Today's guest post is by Brian Walter, founder of Extreme Meetings. He provides customized infotainment to make meetings memorable.
Last month Brian stopped into our office and our team agreed his humor made his visit one of our most memorable meetings this year!
Viral is now a good thing. And something you want to spread throughout your company, starting at your next large meeting.
Express key concepts in a way that makes them go verbally viral throughout your organization.
Thanks to the Internet, we have re-defined the rapid infection rates of a pestilence going viral to actually represent the rapid and people-generated dissemination of a YouTube video. That’s good.
Because as internal business communicators you want the same effect after a meeting.
It used to be referred to as creating a “buzz.” That meant attendees were talking in the hallways about a topic presented at your meeting. But that’s no longer enough. A buzz is a positive, yet undirected and unfocused discussion. For communication impact, your aim is for a key idea or initiative to go verbally viral.
A meeting concept goes verbally viral in your company if a meeting participant can hear it one time, get it, and then instantly share it verbally with someone else at the company using the same word or words. Then they do the same. It rapidly replicates in a decidedly positive way.
So why DON’T key concepts go verbally viral automatically? Too often leaders have an important initiative or concept that they want everyone thinking about and implementing. But that initiative or concept is never expressed via a snappy and memorable catch phrase.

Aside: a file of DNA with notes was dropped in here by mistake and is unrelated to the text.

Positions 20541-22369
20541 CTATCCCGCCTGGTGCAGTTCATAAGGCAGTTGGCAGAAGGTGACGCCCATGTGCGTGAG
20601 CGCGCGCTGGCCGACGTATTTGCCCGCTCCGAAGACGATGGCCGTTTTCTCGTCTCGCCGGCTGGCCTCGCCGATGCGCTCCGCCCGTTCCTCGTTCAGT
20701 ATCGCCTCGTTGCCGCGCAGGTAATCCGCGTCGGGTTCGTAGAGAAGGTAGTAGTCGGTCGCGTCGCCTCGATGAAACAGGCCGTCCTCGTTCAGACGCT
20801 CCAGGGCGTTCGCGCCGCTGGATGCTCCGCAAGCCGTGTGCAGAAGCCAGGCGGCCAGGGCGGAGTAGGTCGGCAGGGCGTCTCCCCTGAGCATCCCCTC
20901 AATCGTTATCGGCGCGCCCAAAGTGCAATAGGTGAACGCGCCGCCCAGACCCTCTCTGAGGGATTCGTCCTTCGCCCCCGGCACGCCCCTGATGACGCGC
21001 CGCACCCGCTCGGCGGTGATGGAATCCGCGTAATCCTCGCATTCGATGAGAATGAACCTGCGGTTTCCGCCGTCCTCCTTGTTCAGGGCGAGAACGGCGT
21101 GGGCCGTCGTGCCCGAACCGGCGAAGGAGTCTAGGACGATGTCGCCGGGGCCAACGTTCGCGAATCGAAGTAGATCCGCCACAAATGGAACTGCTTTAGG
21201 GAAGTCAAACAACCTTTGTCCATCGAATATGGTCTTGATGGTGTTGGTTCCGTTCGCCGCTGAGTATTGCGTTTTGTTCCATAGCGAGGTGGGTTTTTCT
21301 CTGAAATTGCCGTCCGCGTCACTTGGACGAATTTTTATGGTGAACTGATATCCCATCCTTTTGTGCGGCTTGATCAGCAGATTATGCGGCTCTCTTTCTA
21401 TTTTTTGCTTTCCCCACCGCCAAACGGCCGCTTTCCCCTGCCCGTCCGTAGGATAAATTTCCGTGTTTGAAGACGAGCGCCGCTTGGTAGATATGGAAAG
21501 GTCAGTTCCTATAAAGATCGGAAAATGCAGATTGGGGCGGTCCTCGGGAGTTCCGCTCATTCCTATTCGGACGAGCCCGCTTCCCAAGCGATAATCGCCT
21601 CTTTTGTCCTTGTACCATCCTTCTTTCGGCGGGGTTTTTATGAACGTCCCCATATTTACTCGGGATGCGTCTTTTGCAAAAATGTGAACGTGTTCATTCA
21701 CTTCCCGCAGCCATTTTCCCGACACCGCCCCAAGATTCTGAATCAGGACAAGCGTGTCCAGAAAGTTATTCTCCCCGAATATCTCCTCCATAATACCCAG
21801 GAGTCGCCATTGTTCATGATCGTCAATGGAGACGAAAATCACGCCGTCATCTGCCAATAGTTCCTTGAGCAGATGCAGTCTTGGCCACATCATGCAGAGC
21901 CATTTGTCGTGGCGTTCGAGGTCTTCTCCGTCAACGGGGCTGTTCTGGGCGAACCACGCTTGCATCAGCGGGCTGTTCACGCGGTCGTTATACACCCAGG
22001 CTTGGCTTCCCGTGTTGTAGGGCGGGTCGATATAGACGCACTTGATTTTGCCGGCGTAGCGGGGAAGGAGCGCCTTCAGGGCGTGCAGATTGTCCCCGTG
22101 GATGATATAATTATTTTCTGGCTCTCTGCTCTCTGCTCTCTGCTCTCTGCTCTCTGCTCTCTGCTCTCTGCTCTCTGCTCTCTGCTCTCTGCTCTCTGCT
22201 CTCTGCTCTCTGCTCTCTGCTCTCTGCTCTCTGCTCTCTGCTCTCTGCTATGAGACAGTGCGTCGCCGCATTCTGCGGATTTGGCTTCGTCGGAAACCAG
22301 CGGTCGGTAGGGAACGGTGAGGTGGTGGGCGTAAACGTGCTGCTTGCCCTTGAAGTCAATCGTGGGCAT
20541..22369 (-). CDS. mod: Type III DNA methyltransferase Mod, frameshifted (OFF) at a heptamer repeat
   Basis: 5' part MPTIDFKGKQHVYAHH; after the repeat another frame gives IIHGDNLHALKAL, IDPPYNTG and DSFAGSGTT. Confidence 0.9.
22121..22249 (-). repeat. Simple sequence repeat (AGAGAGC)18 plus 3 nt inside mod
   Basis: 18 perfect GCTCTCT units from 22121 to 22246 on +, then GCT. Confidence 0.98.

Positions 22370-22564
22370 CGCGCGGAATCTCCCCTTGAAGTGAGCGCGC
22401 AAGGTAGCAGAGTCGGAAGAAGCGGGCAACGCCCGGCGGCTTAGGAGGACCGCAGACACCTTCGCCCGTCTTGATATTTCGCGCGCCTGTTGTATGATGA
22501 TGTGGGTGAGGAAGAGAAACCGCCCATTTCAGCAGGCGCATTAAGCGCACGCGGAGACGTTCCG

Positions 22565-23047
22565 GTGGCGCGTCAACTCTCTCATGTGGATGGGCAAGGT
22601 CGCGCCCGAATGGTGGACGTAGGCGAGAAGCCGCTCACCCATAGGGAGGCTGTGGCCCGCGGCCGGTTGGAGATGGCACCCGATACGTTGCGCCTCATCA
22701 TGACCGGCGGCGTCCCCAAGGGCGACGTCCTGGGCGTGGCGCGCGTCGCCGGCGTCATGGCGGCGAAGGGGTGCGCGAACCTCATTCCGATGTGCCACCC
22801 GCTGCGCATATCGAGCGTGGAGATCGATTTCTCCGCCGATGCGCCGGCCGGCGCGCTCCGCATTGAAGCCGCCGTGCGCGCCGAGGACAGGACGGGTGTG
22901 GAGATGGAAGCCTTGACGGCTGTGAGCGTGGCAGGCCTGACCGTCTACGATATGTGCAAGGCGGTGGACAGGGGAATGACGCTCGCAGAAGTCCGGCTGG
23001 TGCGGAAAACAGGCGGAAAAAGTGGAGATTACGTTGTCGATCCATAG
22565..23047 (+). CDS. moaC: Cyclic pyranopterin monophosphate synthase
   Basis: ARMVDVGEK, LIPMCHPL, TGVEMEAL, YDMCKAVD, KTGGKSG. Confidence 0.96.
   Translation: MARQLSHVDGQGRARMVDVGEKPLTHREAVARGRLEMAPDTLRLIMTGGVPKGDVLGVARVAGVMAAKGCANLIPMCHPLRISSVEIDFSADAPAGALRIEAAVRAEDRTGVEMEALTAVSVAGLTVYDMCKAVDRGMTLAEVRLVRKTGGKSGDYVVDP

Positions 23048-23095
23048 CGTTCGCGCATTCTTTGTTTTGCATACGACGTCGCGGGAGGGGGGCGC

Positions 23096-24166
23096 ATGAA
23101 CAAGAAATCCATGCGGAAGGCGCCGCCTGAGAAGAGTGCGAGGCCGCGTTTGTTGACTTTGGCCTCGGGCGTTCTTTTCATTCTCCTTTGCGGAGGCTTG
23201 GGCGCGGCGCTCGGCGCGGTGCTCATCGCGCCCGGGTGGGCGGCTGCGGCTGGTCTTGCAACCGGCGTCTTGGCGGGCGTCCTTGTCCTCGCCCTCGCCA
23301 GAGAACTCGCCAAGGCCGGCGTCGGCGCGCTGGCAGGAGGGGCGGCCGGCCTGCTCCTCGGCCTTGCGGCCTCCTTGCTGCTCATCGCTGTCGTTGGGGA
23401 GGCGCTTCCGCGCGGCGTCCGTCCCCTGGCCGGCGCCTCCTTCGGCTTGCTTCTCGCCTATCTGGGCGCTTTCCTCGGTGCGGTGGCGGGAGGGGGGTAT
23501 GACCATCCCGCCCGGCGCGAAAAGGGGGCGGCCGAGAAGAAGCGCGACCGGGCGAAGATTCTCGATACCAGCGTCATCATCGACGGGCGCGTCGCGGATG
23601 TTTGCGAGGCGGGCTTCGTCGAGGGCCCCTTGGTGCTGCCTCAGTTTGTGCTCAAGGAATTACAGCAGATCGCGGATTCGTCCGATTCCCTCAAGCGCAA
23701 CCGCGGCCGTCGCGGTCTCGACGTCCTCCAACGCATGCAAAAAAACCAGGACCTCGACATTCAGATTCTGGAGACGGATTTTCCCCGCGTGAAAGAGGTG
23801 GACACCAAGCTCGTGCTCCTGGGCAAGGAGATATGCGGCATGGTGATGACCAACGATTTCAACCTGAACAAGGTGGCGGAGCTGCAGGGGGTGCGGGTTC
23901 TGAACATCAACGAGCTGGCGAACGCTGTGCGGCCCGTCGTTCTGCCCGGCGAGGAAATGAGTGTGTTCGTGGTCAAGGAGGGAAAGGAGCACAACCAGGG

Sure, employees can understand the idea when a leader spends 20 minutes explaining it. But they cannot RE-EXPRESS it verbally and informally.
"Trickle Up" is an
example of a phrase/concept that has gone Verbally Viral within a company.
A banking client had a specific messaging plan for a leadership conference. What the CEO wanted was to give managers a specific challenge.
The concept was that the managers should stop looking for all the great new ideas to improve the organization to come from the top. The CEO wanted the managers to accept the responsibility to create and drive change from their level. Now, conceptually, could they “get” that? Sure. But would it spread? Unlikely.
But then he made a phrasing adjustment. He expressed the behavior he was after in a way that could go verbally viral. The solution: it was called “Trickle Up.”
Everyone knows what trickle down means. Trickle Up is therefore an instantly memorable and repeatable phrase to express the new concept. And after the meeting, everyone could, and did, start talking about Trickle Up. Ultimately, Trickle Up became a true call to action in their company. It eventually made its way onto t-shirts and even company bottled water!
For your next meeting, intentionally craft the key message into a verbally viral phrase. And then watch as employees turn it into a positive pandemic in your organization.